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Paper: Star Formation and the Interstellar Medium in Nearby Tidal Streams (SAINTS)
Volume: 423, Galaxy Wars: Star Formation and Stellar Populations in Interacting Galaxies
Page: 271
Authors: Higdon, S. J. U.; Higdon, J. L.; Smith, B. J.; Hancock, M.; Struck, C.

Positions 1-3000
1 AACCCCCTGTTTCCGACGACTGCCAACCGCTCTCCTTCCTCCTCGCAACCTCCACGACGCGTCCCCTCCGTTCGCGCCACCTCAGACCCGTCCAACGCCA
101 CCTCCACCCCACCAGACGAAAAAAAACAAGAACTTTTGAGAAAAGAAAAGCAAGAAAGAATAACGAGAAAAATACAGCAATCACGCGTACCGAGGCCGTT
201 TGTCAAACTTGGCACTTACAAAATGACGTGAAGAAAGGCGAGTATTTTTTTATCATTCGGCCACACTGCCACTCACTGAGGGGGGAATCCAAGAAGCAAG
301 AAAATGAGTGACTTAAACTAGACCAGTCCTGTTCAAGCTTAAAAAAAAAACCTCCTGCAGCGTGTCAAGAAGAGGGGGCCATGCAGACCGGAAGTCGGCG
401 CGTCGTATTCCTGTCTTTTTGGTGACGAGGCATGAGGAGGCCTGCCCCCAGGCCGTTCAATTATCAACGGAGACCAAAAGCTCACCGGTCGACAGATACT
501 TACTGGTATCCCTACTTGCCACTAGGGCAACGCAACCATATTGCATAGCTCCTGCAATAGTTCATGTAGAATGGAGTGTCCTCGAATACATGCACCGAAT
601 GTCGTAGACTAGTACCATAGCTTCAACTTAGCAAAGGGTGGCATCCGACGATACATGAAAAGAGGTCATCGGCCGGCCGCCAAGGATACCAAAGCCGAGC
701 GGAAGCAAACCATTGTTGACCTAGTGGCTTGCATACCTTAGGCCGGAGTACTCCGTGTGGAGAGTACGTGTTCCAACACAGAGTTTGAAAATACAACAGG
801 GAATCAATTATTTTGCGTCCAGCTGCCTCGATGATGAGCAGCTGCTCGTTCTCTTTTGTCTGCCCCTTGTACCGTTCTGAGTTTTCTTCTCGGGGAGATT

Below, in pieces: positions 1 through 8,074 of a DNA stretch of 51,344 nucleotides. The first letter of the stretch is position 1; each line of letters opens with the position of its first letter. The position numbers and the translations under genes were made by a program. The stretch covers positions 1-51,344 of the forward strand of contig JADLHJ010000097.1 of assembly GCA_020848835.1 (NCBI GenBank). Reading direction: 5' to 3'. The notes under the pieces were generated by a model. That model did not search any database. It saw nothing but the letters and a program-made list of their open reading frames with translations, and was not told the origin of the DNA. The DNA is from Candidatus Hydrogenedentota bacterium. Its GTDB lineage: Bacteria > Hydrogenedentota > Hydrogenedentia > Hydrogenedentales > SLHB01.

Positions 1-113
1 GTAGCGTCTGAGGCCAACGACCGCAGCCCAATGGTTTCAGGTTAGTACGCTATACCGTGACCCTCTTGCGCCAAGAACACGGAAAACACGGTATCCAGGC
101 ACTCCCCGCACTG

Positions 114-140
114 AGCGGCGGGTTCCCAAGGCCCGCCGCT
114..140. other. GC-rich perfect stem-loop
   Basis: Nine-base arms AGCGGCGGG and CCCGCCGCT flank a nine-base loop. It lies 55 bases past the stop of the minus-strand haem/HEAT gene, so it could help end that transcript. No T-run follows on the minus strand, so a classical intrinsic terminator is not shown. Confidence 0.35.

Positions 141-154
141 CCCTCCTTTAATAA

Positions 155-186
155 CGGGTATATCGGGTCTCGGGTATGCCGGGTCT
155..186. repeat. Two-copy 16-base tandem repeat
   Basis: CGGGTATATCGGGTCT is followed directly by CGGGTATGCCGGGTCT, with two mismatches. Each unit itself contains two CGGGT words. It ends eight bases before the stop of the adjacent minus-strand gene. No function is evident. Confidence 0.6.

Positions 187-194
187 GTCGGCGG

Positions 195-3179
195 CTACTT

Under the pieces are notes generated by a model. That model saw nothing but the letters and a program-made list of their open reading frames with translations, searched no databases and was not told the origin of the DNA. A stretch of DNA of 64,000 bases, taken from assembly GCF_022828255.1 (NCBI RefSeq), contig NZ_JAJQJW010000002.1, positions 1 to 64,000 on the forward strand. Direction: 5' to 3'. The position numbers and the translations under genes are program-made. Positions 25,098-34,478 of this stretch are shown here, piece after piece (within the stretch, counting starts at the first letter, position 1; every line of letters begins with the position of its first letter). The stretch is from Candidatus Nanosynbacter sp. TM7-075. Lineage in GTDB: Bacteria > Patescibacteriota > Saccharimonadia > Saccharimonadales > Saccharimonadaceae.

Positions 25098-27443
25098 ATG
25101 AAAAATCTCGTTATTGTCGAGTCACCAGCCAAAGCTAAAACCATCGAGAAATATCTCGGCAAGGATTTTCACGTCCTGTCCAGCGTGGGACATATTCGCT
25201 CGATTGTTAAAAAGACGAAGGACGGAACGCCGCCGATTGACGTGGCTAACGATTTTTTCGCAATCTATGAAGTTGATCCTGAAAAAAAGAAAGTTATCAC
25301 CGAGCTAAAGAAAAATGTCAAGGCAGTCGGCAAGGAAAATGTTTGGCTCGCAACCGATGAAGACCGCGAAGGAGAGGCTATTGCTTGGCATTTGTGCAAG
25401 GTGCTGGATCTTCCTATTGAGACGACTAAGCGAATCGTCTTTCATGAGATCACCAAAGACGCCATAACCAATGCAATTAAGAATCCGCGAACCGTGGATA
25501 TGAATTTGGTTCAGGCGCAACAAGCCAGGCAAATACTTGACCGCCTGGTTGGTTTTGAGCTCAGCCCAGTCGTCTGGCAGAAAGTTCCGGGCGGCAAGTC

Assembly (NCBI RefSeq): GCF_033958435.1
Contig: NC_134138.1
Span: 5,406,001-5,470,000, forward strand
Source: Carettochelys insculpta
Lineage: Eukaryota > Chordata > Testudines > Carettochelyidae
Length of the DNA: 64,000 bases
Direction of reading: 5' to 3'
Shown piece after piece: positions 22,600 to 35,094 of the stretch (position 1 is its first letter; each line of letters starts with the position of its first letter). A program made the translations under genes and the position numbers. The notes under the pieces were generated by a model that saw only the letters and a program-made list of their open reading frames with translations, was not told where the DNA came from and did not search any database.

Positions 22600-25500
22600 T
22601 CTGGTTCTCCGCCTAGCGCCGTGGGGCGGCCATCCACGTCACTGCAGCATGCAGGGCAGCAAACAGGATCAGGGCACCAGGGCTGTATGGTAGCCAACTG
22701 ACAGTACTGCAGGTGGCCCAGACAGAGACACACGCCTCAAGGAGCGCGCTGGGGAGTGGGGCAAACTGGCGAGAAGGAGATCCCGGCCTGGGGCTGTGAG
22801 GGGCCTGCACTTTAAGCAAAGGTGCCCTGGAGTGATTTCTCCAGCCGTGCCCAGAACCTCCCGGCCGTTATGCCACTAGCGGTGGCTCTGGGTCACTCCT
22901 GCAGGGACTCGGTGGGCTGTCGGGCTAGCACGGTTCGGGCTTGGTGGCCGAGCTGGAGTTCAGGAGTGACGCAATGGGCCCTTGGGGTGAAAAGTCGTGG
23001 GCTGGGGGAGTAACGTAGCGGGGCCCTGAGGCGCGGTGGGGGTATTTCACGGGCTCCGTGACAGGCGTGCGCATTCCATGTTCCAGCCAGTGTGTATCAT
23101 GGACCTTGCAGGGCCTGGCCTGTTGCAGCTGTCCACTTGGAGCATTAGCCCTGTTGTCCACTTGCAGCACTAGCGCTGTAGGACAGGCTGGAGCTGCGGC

Abstract: We compare Spitzer Infrared Spectrograph observations of SQ-A and SQ-B in Stephan’s Quintet, Ambartzumian’s knot in Arp 105, Arp 242-N3, Arp 87-N1, a bridge star forming region, NGC 5291 N, and NGC 5291 S. The PAHs tend to be mainly neutral grains with a typical size of 50–100 carbon atoms. The interstellar radiation field is harder than in typical starburst galaxies, being similar to that found in dwarf galaxies. The neon line ratios are consistent with a recent episode of star formation ≤ 5 million years ago. We detect emission from ∼106 Msun of warm H2 in SQ-A and Arp 87N1 and ∼105 Msun in SQ-B. These results are similar to those derived for the tidal dwarf galaxies (TDGs) NGC 5291 N and NGC 5291 S and are consistent with emission from photodissociation regions. Using our 8 μm images of 14 interacting systems we identify 62 tidal star forming knots (TSFKs). The estimated stellar masses range from super star cluster (104–106 Msun) to TDG (∼109 Msun) sizes. The median stellar mass is 108 Msun. The stellar mass, with some scatter, scales with the 8 μm luminosity and tends to be an order of magnitude smaller than the KISS sample of star forming dwarfs. An exception to this are the TSFKs in Arp 242 which have stellar masses similar to the KISS dwarfs. The TSFKs have “notched” 3.6 – 8 μm spectral energy distributions (SEDs) characteristic of star forming regions. The TSFKs form two distinct clumps in a mid-infrared color diagram. There are 38 red-TSFKs with [4.5] – [8.0] > 3 and [3.6] – [4.5] < 0.4. This populations has significantly enhanced non-stellar emission, most likely due to PAHs and/or hot dust, relative to normal spirals and the KISS sample of dwarfs. The second group of 21 sources has 1.2 < [4.5] – [8.0] < 3 and [3.6] – [4.5] < 0.4. This population overlaps with the colors of star forming dwarf and spiral galaxies. The redder [4.5] – [8.0] population tends to have the sources with a rising 8-24 μm SED while the blue population tends to contain the sources with a descending SED. The rising SED is typical of spiral and starburst galaxies with a dominant 40–60 K dust component and the declining SED probably indicates a dominant hot dust component.
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